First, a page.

Ok, onto the promised "solution?" to my drop-SHOULDER sweater problem mentioned here. Well, here is the body and cowl of the sweater

This is the Placed Cable Aran. And I love the sweater. But yeah, drop shoulder, not for me. So I think I might rip everything out to the armpits and re-knit it as a set-in shoulder sweater, so that I can keep the cables the way they are. I'm afraid that if I knit it up as a raglan, I'd lose a big chunk of the cables along the way. The one and only thing that pains me about doing all of this is that what I've knit so far has already been blocked out. I guess that shouldn't matter, but I've never re-knit already-blocked yarn. Well, here goes nothing!

Sunday, October 07, 2007


oops, i meant drop-shoulder, not drop-stitch... hehe :D

A FO and a WIP

Wip wip! wip wip! What a funny sound. So believe it or not, much has happened since I last posted, even though (gasp!) it hasn't been ages since I blogged. So here is a Fabulous FO. Meet Marilyn.

Marilyn was knit with 8.5 skeins of Debbie Bliss Cashmerino Superchunky in color 26. This bad girl was knit on size 11 needles. September was an instant gratification knitting month for me. I knit not one, not two, but three sweaters on size 10.5 or 11 needles. Yikes! And I love them all, actually. But back to Marilyn. Marilyn was heavily modified. The XS size had a bust measurement of a whopping 41". Thanks, but no thanks. I ended up casting on 112 stitches total for the body (this was knit in the round instead of flat, like the pattern calls for) and did the decreases and increases as written. For the sleeves I cast on 24 and increased when I felt it was necessary (sleeves were also knit in the round). All in all, I love this sweater. Its very cozy and still cute... but this thing is HEAVY. 8.5 skeins of yarn, 100g per skein equals .85 kilograms, which equals 1.873 lbs. Yikes! Good thing I live in Ohio.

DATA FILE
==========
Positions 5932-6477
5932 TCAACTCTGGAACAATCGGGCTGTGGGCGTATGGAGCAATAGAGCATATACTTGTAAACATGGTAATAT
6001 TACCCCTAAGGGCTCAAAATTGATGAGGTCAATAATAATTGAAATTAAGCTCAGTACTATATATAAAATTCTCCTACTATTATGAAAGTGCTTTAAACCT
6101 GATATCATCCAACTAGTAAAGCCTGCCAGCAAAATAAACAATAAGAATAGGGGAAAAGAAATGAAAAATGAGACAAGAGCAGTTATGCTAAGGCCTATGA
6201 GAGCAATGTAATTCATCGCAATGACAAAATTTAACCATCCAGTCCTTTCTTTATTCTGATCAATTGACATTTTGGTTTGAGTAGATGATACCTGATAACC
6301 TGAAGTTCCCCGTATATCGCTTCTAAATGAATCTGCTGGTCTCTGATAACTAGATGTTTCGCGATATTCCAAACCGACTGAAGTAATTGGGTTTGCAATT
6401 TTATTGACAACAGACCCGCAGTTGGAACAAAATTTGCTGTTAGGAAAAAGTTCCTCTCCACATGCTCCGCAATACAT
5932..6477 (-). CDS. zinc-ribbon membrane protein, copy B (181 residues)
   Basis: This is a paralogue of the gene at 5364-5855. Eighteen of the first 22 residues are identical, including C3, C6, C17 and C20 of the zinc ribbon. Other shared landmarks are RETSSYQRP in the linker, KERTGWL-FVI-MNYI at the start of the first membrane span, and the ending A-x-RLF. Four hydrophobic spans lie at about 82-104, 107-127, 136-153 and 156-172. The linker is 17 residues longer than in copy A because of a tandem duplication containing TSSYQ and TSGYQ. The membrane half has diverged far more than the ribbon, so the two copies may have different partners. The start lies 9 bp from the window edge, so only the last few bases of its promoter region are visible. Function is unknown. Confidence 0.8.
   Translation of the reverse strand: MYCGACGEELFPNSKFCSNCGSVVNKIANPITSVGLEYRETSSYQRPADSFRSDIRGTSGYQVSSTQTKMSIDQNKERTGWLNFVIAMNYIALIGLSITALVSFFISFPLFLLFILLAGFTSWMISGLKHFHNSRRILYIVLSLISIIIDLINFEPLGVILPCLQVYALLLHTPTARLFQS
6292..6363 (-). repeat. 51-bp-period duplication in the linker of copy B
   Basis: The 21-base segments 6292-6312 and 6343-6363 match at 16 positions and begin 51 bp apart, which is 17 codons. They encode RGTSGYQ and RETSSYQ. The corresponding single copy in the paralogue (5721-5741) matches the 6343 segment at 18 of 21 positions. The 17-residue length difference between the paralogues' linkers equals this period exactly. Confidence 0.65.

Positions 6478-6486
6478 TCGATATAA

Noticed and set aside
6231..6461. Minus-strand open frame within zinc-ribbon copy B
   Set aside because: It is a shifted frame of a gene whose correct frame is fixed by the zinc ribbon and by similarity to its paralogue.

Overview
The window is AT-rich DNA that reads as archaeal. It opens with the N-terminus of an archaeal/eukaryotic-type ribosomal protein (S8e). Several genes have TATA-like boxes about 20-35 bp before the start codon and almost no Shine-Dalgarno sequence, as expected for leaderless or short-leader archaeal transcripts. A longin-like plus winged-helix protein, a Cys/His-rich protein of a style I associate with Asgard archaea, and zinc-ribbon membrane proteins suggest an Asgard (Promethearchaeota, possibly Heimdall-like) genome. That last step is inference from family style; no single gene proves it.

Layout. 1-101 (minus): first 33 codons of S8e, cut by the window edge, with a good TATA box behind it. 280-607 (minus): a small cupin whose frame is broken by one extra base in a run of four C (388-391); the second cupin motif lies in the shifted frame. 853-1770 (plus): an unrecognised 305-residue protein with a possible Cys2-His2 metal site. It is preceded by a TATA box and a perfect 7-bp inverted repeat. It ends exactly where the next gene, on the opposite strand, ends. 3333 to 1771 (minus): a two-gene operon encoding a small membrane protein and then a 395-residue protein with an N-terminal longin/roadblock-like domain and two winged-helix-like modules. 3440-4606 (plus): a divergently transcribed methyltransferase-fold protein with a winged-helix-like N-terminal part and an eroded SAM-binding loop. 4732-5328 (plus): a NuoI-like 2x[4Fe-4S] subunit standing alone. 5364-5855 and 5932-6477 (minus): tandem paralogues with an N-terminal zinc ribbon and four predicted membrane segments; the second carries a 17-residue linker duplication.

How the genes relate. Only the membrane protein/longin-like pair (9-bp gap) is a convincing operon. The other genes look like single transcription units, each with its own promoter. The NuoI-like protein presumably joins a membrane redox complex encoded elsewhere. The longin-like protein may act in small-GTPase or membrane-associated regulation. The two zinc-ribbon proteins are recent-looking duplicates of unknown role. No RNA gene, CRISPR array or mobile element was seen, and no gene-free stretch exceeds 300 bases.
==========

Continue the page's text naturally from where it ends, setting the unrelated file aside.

As promised, I cast on for the $1.50 cardigan

... and wow, the back is done already. How did that happen? Am I not working with size 5 needles and linen yarn and half lace pattern? Well yes, I am, but this pattern somehow seemed to fly by anyway. Before I knew it I was ready to decrease for the underarms. I then put it aside to treat myself to some new knitting with some nice merino, and I cast on for the LSD cardigan. And holy moly my gauge is way off. I'm substituting Debbie Bliss Merino Aran (pattern calls for Artyarns Supermerino) and so I knew there would be some difference, but this cardigan is clocking in around 40" (I'm knitting the 33" size). So time to frog, swatch, and cast on again. Sigh.
And lastly, I think I've made a decision regarding the drop-stitch mess in the aforementioned post. Details to come.